One of the many historical things, that are extremely hard to reconstruct, are the non-visual forms of art. Sculptures or paintings can be preserved, and interpreted by modern sciences, but music for example is an different matter. Artifacts, described as musical instruments have been discovered before, in many parts of the world.
The currently oldest known musical instrument is the bone flute from the site Divje Babe, Slovenia, dated approximately to 43100 BC. Astonishingly preserved, compared to its age, but still broken, and unable to fulfill it’s original purpose. What it may sounded like in the time of its prime will forever remain an mystery. (but it’s still awesome and amazing to behold. If you are in Ljubljana, go check it out).
If we would look for some ancient instruments, that are still able to produce tones, we have to direct our focus a bit more to the east – to the Neolithic site of Jiahu, Henan province, China. 6 almost complete bone flutes, dating from 7000 – 5000 BC, were uncovered, and what is most interesting, one of those is still playable. Has been analyzed, and of course tested. (Check for the recordings HERE and HERE. Not everyday you have the chance to hear how an neolithic flute sounds like, am I right?).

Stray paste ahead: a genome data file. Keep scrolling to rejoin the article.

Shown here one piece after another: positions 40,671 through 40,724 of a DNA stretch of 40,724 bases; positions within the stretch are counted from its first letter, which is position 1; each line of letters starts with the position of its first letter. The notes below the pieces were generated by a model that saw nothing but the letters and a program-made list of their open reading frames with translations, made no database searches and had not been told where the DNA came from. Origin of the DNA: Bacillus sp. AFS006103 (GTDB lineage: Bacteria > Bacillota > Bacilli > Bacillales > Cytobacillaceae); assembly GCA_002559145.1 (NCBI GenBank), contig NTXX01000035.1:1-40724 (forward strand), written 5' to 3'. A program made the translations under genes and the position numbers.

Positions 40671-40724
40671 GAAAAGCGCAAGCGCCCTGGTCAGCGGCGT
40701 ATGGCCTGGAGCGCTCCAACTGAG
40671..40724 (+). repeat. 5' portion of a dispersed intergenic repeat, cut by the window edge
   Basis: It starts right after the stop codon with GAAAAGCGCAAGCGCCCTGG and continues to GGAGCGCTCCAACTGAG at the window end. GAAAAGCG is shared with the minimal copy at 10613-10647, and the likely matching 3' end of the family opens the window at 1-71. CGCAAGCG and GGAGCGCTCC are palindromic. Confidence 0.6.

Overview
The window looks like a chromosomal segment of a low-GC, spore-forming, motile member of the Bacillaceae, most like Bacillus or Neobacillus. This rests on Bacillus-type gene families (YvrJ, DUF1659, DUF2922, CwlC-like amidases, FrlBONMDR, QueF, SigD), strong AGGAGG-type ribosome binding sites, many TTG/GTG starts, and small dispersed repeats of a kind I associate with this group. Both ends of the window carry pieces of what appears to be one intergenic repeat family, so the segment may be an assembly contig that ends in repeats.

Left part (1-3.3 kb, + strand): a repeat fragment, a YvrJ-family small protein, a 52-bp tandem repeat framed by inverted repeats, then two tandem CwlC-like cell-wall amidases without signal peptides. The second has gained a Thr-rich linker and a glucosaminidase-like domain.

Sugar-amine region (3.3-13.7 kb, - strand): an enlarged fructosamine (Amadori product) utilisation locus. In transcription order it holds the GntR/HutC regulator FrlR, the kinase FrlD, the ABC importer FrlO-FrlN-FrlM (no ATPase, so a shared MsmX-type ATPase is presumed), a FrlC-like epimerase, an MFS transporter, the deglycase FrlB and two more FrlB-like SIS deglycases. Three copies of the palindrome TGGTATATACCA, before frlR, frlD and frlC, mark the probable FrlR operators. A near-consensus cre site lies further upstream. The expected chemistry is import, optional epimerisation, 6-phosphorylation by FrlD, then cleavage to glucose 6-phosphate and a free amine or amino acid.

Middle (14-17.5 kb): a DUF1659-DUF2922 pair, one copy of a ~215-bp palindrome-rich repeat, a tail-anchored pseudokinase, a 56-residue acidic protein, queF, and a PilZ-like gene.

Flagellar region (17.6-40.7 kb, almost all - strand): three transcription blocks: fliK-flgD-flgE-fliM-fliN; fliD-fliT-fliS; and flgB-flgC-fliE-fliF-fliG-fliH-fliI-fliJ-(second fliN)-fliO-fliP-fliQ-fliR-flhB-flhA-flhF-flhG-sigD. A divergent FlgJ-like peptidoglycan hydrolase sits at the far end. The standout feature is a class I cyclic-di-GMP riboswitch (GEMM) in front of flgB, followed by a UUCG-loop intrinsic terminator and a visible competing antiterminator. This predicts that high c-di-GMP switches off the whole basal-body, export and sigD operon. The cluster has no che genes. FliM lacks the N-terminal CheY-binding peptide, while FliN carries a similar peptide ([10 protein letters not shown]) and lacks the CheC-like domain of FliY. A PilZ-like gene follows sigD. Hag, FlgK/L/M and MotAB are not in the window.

But one question remains – what kind of music has been played? Hard to answer, am I right? Not many of those few-thousand years old people still walking around nowadays, so no one to ask.
But thanks to multi-scientific cooperations projects like The Flood could be completed. What is The Flood you ask? Nothing less then a musical album, sung exclusively in ancient Sumerian and Babylonian and played on the reconstruction of the oldest preserved string instrument – the Golden Lyre of Ur.
This unique, giant lyre, dating back 2550 BC, discovered in 1929 in Iraq, was reconstructed using the authentic adhesives, corresponding Sumerian wood of the same region, and the correct gold quality and thickness. From the view of an archaeologist, you could argue, that many of the original ancient techniques could have been lost, and the original lyre underwent an different process of creation, which we cannot mimic, but hey, those guys managed to do a really fine piece of work/art. And you can check out their website also.
And what about the tones, and the musical notation, you ask? Stone tablets, Sumerian, as well as Babylonian, I answer. For more info on them, you can check for example here.
But back to The Flood – this project is a collaboration between the singer and composer Stef Connor, instrument builder, and a harpist Andy Lowings and the producer Mark Harmer. By studying the ancient languages, the possible pronunciation, as well es Babylonian poems and other texts, combined with the music composed for the ancient lyre this haunting, and mesmerizing album was created. I ain’t saying it is an easy music for everyone, but just the idea, that something similar could have been played more then 4500 years ago is almost unbelievable.
You didn’t thought that we will let you go without some samples, did you? Here you go:
And if you would like to learn something more about the topic of ancient music, check out the research of Stef Connor in the journal Archaeoacoustics.